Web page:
GOLD PAW MODULE 4
Proteins and Essential Amino Acids
Proteins, like carbohydrates and fats, are made up of carbon, hydrogen, and oxygen. In addition, proteins contain nitrogen, and many contain sulfur. Amino acids are the basic building blocks of protein. Proteins can range in size from a few amino acids, to a substantial, complex matrix of amino acids that are intricately folded.
ROLE OF PROTEIN
Protein plays an important role in all functions within the body. They play key structural roles in hair, feathers, cartilage, and cell and tissue walls. They are important for transporting other molecules throughout the body. They regulate muscle movement. They play a crucial role in digestion and absorption of nutrients. They make up the antibodies in the immune system. These reasons, plus so many others is why high quality protein is vital for optimal health of pets. The body has the ability to break down proteins into their individual amino acids and build what it requires. As a result, it is more proper to state that the body has an amino acid requirement, rather than a protein requirement.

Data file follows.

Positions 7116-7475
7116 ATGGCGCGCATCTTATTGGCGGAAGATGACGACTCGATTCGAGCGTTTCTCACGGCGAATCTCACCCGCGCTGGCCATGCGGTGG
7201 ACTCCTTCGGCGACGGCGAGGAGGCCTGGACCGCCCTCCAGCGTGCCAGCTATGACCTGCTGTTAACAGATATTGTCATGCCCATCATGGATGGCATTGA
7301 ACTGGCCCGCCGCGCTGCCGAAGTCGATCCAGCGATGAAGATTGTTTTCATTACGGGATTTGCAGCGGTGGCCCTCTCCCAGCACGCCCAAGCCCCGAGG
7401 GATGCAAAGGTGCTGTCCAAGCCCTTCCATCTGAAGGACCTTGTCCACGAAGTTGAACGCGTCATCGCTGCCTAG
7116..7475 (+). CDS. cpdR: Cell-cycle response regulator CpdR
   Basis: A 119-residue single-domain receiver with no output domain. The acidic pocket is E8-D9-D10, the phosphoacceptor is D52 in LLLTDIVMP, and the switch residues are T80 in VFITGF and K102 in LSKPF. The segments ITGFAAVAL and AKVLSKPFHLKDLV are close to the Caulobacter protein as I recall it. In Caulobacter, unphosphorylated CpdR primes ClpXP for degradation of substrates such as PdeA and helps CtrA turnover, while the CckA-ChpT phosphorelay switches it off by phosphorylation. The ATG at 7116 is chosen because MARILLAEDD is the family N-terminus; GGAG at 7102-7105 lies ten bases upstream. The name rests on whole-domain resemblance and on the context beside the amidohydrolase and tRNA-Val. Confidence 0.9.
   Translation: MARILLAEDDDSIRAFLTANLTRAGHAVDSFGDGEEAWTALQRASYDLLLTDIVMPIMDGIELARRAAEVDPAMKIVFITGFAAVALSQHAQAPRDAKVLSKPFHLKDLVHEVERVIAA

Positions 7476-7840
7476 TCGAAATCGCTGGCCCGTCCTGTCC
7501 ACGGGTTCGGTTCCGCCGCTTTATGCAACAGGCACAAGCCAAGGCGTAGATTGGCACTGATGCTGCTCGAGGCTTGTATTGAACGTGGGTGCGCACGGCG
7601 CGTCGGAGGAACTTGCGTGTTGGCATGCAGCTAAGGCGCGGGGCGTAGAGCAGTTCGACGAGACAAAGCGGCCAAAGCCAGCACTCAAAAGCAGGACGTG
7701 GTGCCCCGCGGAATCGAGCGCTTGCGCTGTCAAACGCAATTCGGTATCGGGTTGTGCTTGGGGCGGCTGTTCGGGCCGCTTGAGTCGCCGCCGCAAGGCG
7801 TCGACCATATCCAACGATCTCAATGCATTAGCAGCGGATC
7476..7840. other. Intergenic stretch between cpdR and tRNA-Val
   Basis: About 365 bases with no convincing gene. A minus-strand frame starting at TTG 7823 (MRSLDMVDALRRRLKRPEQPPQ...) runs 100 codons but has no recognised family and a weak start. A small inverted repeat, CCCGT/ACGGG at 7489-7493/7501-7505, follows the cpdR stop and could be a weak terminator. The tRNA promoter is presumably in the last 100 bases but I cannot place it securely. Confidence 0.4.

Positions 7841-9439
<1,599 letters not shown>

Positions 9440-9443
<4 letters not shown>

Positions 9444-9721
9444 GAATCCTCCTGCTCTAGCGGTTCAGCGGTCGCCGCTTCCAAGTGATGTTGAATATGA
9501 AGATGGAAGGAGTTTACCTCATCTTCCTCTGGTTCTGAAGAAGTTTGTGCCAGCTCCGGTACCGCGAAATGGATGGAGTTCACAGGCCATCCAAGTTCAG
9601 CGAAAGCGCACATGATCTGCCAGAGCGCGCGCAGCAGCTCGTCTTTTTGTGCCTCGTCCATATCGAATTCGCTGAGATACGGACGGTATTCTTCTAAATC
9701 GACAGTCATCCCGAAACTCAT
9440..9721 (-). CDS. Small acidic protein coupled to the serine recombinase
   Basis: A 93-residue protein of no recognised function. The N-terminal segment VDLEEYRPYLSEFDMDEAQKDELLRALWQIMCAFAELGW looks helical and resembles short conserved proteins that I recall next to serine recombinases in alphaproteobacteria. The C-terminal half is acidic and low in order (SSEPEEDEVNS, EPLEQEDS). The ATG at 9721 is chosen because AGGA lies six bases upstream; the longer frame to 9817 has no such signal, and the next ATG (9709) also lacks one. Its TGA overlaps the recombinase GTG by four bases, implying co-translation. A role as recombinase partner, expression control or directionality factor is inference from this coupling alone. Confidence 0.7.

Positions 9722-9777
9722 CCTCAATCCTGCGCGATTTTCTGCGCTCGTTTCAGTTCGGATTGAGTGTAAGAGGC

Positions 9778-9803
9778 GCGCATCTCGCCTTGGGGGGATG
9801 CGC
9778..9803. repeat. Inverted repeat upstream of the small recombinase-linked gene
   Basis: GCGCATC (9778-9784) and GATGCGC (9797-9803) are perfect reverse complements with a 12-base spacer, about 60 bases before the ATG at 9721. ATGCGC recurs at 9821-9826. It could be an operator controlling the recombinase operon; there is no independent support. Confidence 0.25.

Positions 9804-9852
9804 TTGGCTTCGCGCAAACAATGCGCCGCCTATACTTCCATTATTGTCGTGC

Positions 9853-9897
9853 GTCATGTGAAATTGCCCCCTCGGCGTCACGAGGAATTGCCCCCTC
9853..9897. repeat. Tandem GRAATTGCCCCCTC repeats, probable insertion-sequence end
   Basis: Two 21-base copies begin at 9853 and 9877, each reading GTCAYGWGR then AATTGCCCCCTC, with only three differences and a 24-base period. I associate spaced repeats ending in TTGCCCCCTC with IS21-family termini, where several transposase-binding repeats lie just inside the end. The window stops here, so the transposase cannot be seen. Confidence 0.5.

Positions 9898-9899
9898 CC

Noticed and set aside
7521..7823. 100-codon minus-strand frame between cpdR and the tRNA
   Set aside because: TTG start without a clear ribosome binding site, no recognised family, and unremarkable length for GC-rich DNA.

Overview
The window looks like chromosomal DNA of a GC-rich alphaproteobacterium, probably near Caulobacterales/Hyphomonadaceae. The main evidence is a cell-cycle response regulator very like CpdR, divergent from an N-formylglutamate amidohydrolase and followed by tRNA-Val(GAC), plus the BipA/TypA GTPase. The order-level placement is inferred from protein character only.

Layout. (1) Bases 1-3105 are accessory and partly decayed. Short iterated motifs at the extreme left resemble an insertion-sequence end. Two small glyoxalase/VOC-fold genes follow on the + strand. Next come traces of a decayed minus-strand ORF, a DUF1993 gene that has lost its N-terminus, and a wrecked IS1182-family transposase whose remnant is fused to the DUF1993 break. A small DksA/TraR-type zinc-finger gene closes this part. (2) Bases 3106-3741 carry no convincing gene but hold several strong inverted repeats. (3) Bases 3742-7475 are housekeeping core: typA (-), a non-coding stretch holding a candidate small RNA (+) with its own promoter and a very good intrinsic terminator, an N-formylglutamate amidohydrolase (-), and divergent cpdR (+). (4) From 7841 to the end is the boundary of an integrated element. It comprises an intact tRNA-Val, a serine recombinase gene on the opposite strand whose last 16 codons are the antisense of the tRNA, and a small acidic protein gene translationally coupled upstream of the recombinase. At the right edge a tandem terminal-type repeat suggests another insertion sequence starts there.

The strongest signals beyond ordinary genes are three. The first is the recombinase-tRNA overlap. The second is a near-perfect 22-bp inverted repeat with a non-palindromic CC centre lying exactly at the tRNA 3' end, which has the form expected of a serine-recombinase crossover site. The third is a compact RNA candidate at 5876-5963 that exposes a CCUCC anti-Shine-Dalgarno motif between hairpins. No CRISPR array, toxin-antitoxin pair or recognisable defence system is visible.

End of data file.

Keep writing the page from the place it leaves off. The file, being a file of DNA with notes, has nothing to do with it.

ESSENTIAL AMINO ACIDS
There are 22 amino acids required for cats and dogs. The body of an animal can create certain amino acids from basic building blocks. Others need to be obtained from the diet. The ones that must be ingested are referred to as “essential amino acids.” There are 10 essential amino acids in dogs, and 11 in cats. The list is the same for both species, with the addition of Taurine as an essential AA in cats. Taurine is nonessential in dogs as they can synthesize their own.
The list is as follows:
Typically the first limiting amino acids. It is important as it is used to synthesize other amino acids, cysteine (dogs and cats) and taurine (dogs). In cats it is also used to synthesize another amino acid, felinine.
Taurine (cats only)
Can be synthesized by dogs using methionine and cysteine. Cannot be synthesized by cats. It is important for eye and heart health, reproduction and metabolism.